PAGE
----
Surrogate Gradient Method

Author: fangwei123456

As mentioned in Neuron, the Heaviside function \(S[t] = \Theta(H[t] - V_{threshold})\) is used to describe the neuronal firing.The Heaviside function is: .. math:

\Theta(x) =
\begin{cases}
1, & x \geq 0 \\
0, & x < 0
\end{cases}

按照定义,其导数为冲激函数:

Its derivative is the unit impulse function, which is defined by:

\[\begin{split}\delta(x) = \begin{cases} +\infty, & x = 0 \\ 0, & x \neq 0 \end{cases}\end{split}\]

If we use the unit impulse function to calculate the gradient and apply the gradient descent, the training will be very unstable. To solve this problem, the surrogate gradient method is proposed. Refer to Surrogate Gradient Learning in Spiking Neural Networks for more details.

The surrogate function is used to generate spikes, which can be found in the codes of BaseNode.neuronal_fire:

# spikingjelly.activation_based.neuron
class BaseNode(base.MemoryModule):
    def __init__(..., surrogate_function: Callable = surrogate.Sigmoid(), ...)
    # ...
    self.surrogate_function = surrogate_function
    # ...


    def neuronal_fire(self):
        return self.surrogate_function(self.v - self.v_threshold)

The surrogate gradient method uses \(y = \Theta(x)\) in forward and \(\frac{\mathrm{d}y}{\mathrm{d}x} = \sigma'(x)\), rather than \(\frac{\mathrm{d}y}{\mathrm{d}x} = \Theta'(x)\) in backward, where \(\sigma(x)\) is the surrogate function. In most cases, \(\sigma(x)\) is a continuous and smooth function whose shape is similar to \(\Theta(x)\).spikingjelly.activation_based.surrogate provides many frequently-used surrogate functions. For example, the Sigmoid function spikingjelly.activation_based.surrogate.Sigmoid is \(\sigma(x, \alpha) = \frac{1}{1 + \exp(-\alpha x)}\).The following figure shows the primitive Heaviside function, the sigmoid function when alpha=5 and its gradient:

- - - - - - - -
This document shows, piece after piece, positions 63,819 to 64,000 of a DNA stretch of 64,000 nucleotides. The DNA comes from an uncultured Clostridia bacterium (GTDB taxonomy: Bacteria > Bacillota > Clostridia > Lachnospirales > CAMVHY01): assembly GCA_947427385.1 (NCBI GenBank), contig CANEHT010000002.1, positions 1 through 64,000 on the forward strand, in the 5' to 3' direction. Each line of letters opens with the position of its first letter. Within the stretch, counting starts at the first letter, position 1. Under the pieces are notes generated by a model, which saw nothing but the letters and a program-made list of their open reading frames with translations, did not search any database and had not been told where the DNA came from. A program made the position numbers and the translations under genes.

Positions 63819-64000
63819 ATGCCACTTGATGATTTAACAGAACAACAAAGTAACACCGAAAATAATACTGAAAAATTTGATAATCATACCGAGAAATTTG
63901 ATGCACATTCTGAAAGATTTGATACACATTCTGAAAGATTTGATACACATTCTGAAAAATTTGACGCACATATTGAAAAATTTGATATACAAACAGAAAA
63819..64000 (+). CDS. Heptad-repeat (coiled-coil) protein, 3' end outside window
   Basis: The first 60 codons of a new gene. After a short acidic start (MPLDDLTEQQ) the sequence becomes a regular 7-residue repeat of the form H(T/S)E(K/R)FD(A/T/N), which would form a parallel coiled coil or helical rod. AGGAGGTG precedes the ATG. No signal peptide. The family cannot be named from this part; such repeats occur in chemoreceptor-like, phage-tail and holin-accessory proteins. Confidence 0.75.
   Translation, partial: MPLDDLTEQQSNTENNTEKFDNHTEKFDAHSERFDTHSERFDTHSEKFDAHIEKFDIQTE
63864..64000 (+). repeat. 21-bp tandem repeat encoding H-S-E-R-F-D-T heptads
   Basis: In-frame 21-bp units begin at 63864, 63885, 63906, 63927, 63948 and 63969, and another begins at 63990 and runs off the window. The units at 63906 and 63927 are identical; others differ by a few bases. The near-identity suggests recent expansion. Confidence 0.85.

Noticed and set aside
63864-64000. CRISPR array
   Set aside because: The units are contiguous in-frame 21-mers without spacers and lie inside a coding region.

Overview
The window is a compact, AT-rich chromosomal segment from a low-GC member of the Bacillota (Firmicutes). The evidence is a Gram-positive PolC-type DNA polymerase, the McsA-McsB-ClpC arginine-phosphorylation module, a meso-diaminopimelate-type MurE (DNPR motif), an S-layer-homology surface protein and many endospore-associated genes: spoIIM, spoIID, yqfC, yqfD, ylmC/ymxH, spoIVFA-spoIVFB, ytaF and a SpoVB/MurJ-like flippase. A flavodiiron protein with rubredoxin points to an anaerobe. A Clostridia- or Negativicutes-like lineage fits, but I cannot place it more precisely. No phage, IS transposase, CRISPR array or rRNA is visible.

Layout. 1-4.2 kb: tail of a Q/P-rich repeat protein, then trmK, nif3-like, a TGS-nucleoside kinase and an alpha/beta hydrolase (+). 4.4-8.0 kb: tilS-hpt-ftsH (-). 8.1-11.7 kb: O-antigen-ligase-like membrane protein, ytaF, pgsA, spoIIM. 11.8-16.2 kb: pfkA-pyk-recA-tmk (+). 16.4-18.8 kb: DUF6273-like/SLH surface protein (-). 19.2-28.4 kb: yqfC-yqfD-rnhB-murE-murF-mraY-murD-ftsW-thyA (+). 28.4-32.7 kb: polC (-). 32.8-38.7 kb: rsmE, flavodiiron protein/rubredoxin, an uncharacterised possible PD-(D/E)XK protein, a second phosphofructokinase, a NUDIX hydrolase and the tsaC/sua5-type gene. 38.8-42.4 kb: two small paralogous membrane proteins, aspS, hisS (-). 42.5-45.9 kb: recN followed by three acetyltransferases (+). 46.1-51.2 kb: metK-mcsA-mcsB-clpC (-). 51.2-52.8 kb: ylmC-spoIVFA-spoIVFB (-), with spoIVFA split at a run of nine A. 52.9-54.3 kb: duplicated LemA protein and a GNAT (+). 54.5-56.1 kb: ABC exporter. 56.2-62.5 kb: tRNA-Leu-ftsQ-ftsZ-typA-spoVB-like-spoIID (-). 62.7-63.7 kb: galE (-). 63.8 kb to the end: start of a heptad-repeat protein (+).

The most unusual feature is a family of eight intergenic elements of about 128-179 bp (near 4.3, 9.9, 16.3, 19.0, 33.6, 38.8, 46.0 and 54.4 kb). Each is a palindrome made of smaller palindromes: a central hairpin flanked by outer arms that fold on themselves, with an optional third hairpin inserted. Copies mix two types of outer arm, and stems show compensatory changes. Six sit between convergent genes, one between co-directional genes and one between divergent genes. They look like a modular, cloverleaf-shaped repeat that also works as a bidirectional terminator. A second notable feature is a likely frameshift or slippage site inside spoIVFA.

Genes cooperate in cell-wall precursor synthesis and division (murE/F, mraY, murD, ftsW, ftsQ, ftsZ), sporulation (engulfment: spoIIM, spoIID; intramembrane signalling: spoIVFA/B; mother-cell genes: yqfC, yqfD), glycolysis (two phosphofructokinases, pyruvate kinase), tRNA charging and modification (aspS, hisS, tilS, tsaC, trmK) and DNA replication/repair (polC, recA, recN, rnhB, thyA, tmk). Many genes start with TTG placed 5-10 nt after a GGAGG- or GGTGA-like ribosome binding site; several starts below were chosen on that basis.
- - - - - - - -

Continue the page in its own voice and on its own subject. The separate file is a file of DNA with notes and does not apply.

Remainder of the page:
../_images/Sigmoid.svg

We can use the surrogate function easily, just as we use other functions:

import torch
from spikingjelly.activation_based import surrogate

sg = surrogate.Sigmoid(alpha=4.)

x = torch.rand([8]) - 0.5
x.requires_grad = True
y = sg(x)
y.sum().backward()
print(f'x={x}')
print(f'y={y}')
print(f'x.grad={x.grad}')

The outputs are:

x=tensor([-0.1303,  0.4976,  0.3364,  0.4296,  0.2779,  0.4580,  0.4447,  0.2466],
   requires_grad=True)
y=tensor([0., 1., 1., 1., 1., 1., 1., 1.], grad_fn=<sigmoidBackward>)
x.grad=tensor([0.9351, 0.4231, 0.6557, 0.5158, 0.7451, 0.4759, 0.4943, 0.7913])

All surrogate functions have a module style API, e.g., spikingjelly.activation_based.surrogate.Sigmoid, and a functional style API, e.g., spikingjelly.activation_based.surrogate.sigmoid.The module style API uses Camel-Case to name modules, while the functional API uses Snake-Case to name functions. Their relation are similar to torch.nn and torch.nn.functional.Here are some examples:

module

function

Sigmoid

sigmoid

SoftSign

soft_sign

LeakyKReLU

leaky_k_relu

Here is an example of using the functional API:

import torch
from spikingjelly.activation_based import surrogate

alpha = 4.
x = torch.rand([8]) - 0.5
x.requires_grad = True
y = surrogate.sigmoid.apply(x, alpha)
y.sum().backward()
print(f'x={x}')
print(f'y={y}')
print(f'x.grad={x.grad}')

Most surrogate functions have one or many hyper-parameters to control the shape, e.g., alpha of spikingjelly.activation_based.surrogate.Sigmoid. In SpikingJelly, the default shape hyper-parameters are set to make the maximum of the surrogate function’s gradient to be 1, which can relieve the gradient vanishing or exploding problem caused by the cumulative product of gradients.